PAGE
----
Live Review, 3/1/12: The Red Bull Thre3style DJ Contest Comes to Ruby Skye

Categories: Clubs, Last Night

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Carlo Cruz/Red Bull Content Pool
Winner Four Color Zack

​The Red Bull Thre3style Contest, featuring Miles Medina, John Beaver, DJ Zita, DJ Playtime, DJ Theory, King Most, DJ Just, Four Color Zack
Thursday, March 1, 2012
Ruby Skye

Better than: Being in an orgy of DJs.

One of the world's preeminent DJ competitions, Red Bull's Thre3style DJ Battle made its return to San Francisco last night at Ruby Skye, showcasing some of the West Coast's best DJs. The contest, which challenged eight DJs with vastly different styles to perform their best 15-minute genre-crossing set, promised the winner a $1,000 cash prize and a coveted spot in the national finals, to be held this summer in Orlando.

Hosted at the cavernous Ruby Skye, the crowd was markedly different from last year's event: The 18-and-over group, dressed in collared shirts and tight mini-skirts, leaped and tripped over one another on the ground floor, while upstairs, every other face seemed to be a notable San Francisco selecter, with DJs D. Lo, E-Rock, Mr. E, Claksaarb, White Mike, Audio 1, and Stef milling about in anticipation of the show. Notably, the event was sold out by 9:21 p.m.

A little after 10 o'clock, resident Golden State Warriors host Franco Finn began the night with a tribute to the late DJ Solomon (who competed last year), and the introduction of the judges. This year's competition had a diverse group of judges, with Bay Area turntablist Shortkut, last year's national Thr3style champion Big Once, Live 105 Music Director and DJ Aaron Axelsen, and Australian pop/dance duo Bag Raiders. We asked some judges prior to the show what they was looking for. Axelsen answered "No fucking clue," while Shortkut simply wanted to see "creativity."

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Carlo Cruz/Red Bull Content Pool

The first competitor, Miles Medina, appeared eager to get onstage, hopping anxiously from foot to foot during the announcement of the judges. Medina, who brought an entourage adorned in "Team Miles Medina" T-shirts, set the standard for the night, with his obvious turntable skills and his uncanny ability to transition between hip-hop, dubstep, and electro.

Following Medina was San Jose's John Beaver, who showed his familiarity with the Ruby Skye sound system, jumping right into an electro-heavy set, which was good for its on-stage dance choreography, but not its variety.

DJ Zita, the night's only female competitor, took the stage next, and proudly asserted her femininity with her oversized thunderbolt earrings and a selection of tracks catered to the ladies. Zita showed off her classic sensibility with selections by Robin S. and Chaka Kahn, and had the older heads in the crowd bopping.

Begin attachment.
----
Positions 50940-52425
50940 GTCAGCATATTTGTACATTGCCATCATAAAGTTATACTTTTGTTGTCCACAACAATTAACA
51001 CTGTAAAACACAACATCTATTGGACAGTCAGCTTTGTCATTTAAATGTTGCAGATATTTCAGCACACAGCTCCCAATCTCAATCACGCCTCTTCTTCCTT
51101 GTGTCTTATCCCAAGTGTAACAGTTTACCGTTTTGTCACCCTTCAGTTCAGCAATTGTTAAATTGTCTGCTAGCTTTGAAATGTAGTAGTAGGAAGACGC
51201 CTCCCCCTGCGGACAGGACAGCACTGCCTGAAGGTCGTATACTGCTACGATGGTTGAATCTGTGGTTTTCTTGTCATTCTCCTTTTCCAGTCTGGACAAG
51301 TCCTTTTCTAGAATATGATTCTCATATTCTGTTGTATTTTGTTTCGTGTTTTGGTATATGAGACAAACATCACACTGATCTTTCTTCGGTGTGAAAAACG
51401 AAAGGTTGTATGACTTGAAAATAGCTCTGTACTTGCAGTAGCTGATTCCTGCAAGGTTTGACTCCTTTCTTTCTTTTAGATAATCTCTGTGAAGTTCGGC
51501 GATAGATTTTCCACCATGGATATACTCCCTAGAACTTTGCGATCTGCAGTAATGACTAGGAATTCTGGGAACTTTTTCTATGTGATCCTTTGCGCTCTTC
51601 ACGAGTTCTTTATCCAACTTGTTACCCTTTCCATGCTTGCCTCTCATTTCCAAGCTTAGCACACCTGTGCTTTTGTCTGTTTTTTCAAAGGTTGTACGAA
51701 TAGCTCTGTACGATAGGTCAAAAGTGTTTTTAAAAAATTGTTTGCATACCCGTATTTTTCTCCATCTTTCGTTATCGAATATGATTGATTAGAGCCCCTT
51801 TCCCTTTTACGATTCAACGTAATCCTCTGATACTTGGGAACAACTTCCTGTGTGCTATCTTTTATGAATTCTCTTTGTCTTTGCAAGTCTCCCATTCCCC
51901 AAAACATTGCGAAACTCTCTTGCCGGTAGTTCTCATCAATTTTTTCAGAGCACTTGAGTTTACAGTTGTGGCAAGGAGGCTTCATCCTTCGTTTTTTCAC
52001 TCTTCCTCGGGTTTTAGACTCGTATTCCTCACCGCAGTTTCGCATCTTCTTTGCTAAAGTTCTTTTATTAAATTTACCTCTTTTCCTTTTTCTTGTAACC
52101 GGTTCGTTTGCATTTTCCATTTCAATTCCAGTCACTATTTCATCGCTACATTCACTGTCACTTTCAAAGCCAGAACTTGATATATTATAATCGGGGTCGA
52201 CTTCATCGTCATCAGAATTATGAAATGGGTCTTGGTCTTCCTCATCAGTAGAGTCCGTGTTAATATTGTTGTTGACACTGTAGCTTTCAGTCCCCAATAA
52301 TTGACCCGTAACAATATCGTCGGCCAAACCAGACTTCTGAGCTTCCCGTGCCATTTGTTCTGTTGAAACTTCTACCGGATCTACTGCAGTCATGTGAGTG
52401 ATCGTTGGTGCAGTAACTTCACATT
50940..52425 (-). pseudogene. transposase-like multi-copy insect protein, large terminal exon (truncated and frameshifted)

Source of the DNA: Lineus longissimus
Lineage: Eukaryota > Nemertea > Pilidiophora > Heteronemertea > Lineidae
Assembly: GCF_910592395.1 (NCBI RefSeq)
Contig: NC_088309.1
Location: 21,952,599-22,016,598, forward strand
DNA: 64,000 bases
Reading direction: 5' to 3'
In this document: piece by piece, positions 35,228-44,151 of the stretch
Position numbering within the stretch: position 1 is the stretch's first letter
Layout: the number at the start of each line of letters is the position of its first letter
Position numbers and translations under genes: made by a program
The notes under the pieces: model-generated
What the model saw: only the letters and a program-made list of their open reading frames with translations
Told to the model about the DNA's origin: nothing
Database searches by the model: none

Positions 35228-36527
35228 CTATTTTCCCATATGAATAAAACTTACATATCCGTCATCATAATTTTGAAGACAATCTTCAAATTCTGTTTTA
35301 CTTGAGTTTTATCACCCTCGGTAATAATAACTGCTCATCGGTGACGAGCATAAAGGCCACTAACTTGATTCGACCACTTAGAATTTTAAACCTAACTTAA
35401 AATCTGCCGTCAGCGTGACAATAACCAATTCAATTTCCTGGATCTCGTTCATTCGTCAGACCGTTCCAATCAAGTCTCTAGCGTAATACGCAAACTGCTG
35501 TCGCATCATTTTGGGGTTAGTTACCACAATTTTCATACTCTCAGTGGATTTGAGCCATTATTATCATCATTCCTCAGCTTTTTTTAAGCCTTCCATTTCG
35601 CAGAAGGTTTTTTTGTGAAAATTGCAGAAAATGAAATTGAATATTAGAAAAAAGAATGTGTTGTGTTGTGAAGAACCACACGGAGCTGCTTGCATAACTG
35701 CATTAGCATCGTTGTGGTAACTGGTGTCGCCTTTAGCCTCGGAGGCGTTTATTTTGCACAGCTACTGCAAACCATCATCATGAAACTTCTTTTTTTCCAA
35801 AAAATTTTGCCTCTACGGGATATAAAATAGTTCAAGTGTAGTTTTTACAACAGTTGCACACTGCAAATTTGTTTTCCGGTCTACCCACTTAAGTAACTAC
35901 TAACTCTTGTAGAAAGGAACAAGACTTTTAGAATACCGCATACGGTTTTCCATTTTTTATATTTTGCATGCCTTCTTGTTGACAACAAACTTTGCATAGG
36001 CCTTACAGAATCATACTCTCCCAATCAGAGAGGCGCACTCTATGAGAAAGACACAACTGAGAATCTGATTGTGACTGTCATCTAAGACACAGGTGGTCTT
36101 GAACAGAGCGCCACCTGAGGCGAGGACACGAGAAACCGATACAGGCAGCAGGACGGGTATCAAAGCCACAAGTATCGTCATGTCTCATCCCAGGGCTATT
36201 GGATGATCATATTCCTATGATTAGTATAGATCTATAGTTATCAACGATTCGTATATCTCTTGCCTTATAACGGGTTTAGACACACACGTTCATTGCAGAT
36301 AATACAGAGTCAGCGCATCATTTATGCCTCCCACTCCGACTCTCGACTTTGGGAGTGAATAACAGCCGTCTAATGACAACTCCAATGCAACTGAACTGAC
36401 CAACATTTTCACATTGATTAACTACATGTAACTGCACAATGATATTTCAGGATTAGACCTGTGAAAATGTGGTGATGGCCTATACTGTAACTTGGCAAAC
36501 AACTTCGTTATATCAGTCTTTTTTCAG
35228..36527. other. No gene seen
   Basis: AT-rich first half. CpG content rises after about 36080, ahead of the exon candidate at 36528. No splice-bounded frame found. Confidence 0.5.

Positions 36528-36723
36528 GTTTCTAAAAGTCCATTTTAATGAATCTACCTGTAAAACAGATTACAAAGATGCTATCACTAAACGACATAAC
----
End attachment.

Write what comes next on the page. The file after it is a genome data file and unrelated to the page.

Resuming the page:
Next up was DJ Playtime, who earned a spot in the competition by winning the Portland battle, and whose set veered dramatically from classic Bay Area hip-hop to Elvis to LMFAO.

The fifth competitor was DJ Theory, who began his set with a demonstration of his impressive scratch skills and then moved into the sound he's become known for: moombahton. Dropping tracks from Nadastrom, Two Door Cinema Club, and his good friend J-Boogie, Theory's set was one of the most unique of the evening.

Bay Area native King Most, known for the parties Wonder-Full and 1990-Now, took the stage next, adorned in a pork pie hat and playful grin. He took the crowd on a journey from current hip-hop through '80s classics, from Radiohead to Shawty Lo, at times inspiring chanting among the audience.

By this point in the night, the 18-and-over crowd was in full party frenzy, with girls peeing on the bathroom floor and borderline sex acts taking place in full view up against the speakers. The 21-and-over section upstairs felt like a safe haven, despite it being the sole area where alcohol was served.

The penultimate act of the night was DJ Just of Designer Deejays, who put together what we considered to be one of the top sets of the night, cleanly mixing The xx with electro and Guns N' Roses, and demonstrating his skills on the turntables with beat-juggling and scratch techniques. Just's set had the audience singing along at points, and finally finished with handfuls of glow sticks being tossed into the receptive crowd.

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